Our Power, Our Beauty


It is often said that beauty is in the eye of the beholder. 

Meaning, beauty is simply a concept that exists upon perception. 

But in a world where some observers are valued more than others, is beauty really in the eye of the beholder or the privileged ?

Tan skin, curly hair, larger lips. These physical attributes on women have become a trend in mainstream media. But why have these features suddenly developed traction when they have historically been discriminated against? 

The answer: they are being presented on those who don’t naturally have these features. 

One example of this double standard is curly hair; a natural feature on Black women and other women of color that has now become a trend. 

For centuries, Black people in this country have been discriminated against on the basis of hair. In the landmark 1976 case Jenkins V.  Blue Cross Mutual Hospital Insurance, Belvery Jenkins was told she was not allowed to represent the company she worked at with her afro. This case determined that afros were protected under the civil rights act. Courts at the federal level continuously exclude protection against hair discrimiantion today through the argument that hair can be altered and changed. 

“It disregards the fact that historically and culturally, braids, twists and locs have been closely aligned with Black people — further reiterating the fact that Eurocentric features are the societal default, or what’s considered to be ‘normal,’” said Jameelah Nasheed in her Teen Vogue article

When you’re conditioned to believe eurocentrism is normal, it’s difficult to accept yourself as abnormal. 

The Black is Beautiful movement of the 1960s dared to challenge this false sense of normalcy

Elizabeth James, a professor of Afro-American studies at the University of Michigan,  remembers how the movement distinctly impacted her and her family. 

“I can’t begin to explain how that movement spread like wildfire,” James said. 

Professor James grew up in Detroit, her grandmother came from the South during the great migration. James lived through the height of the Civil Rights movement and even would attend marches as a child. She saw how Black is Beautiful was a vehicle of self expression in her own community growing up.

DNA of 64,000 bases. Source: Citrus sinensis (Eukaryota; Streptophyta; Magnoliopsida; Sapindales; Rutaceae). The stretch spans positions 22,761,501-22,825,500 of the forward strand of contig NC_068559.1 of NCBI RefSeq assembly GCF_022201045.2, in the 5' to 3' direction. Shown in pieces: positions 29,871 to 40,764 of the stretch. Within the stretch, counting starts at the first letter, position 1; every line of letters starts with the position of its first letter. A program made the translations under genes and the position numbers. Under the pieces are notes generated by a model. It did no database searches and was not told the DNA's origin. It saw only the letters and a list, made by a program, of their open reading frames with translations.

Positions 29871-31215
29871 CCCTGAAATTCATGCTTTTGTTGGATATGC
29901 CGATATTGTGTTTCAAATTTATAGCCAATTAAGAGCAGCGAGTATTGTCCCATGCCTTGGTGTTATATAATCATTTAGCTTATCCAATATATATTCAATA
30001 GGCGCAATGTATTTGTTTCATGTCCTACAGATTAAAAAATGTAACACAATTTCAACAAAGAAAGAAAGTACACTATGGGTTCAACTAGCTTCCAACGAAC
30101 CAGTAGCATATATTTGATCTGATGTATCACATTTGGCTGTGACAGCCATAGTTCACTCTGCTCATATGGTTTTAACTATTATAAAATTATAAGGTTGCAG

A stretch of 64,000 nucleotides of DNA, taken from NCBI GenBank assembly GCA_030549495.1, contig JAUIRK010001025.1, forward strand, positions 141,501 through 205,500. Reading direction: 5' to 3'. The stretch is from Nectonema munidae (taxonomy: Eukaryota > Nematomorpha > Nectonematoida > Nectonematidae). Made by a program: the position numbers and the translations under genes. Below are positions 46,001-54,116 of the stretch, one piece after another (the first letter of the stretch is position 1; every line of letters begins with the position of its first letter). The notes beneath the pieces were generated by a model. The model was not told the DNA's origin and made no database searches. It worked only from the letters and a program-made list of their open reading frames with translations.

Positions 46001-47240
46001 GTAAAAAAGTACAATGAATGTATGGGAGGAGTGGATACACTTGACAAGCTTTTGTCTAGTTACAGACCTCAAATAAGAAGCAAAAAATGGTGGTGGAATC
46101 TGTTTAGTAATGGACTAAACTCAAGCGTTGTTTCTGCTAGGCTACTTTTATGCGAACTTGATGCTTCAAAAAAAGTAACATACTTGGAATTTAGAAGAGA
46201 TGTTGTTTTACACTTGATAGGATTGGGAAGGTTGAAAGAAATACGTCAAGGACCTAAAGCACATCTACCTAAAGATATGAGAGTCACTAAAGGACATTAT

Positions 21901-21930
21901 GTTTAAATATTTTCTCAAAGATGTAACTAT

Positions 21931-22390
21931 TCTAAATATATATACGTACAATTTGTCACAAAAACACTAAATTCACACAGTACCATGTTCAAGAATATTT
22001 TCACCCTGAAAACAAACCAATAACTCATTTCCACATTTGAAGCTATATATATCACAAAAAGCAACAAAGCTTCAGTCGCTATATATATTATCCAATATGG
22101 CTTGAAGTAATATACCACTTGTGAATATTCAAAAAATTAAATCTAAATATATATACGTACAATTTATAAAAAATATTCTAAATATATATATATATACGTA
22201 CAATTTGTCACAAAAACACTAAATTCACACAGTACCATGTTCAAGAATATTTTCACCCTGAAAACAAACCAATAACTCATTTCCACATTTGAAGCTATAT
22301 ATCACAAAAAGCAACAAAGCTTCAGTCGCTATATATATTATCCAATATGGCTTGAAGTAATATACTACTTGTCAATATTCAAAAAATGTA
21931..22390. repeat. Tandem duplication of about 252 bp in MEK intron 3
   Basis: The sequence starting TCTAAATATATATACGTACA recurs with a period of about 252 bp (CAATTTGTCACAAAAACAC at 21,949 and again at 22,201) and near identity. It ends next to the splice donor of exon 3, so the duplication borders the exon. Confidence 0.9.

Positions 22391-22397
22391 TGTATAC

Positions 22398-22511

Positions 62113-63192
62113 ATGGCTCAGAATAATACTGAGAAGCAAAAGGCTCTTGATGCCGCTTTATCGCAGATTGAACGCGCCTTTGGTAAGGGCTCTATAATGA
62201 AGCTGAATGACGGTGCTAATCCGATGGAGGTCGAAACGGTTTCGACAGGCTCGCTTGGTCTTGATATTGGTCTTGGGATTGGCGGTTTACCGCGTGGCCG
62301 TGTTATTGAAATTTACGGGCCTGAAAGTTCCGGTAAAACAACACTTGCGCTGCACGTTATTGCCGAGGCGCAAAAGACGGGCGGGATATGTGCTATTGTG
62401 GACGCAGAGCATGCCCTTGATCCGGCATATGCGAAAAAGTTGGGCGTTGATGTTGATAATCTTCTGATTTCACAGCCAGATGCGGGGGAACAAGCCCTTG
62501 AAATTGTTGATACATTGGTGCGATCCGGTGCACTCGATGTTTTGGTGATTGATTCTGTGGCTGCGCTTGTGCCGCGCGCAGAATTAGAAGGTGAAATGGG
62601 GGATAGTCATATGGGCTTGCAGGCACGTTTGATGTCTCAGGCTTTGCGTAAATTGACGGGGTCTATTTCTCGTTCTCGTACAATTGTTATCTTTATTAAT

“I saw how [the Black is Beautiful movement] changed my mom, who would go to the hairdresser, and would have her hair stylist use the hot comb to press her hair, and to make it straighter,” James said. “After [the movement] she would have these natural, and these beautiful, waves and curls and coils. It was just a revelation for me.”

James recalls waiting for her mom at the hairdresser for hours as she relaxed and straightened her hair before the movement began. 

“[Black women] became more free,” James said. “They just seemed more relaxed, and more confident in themselves, you know, because they didn’t have to fake it.”

She recalls that the movement was all encompassing — not only embracing natural hair but also more ethnic clothing and the newfound confidence that came with it. The movement took place before the Civil Rights movement, and Professor James argues it was a necessary step for later impact.

“It wasn’t the Civil Rights movement that led to changing the way we looked,” James said. “It was us changing the way we looked that helped usher in that whole sense of ‘there’s more than one way to be free.’”

At the University of Michigan, students have started a club called CurlTalk to bring together women of different backgrounds, races and ethnicities in a safe space to find their authentic self and have confidence in their hair, which has been deemed as unattractive for centuries.

Another aspect of physical beauty is skin color. 

As an enduring and modern theme in history, skin color is a major pillar of racism. Within communities of color, colorism is an ever-consuming plague due to the global influence of the west and historical factors such as colonialism and imperialism. 

One of the many communities of color that are affected by colorism is the South Asian community. 

Vidula Ravindran  knows what it’s like to be devalued because of her skin tone. Ravindran, a freshman at Washtenaw International High School, identifies as a dark skinned woman. She remembers the first time she faced discrimination because of the color of her skin. 

She was nine.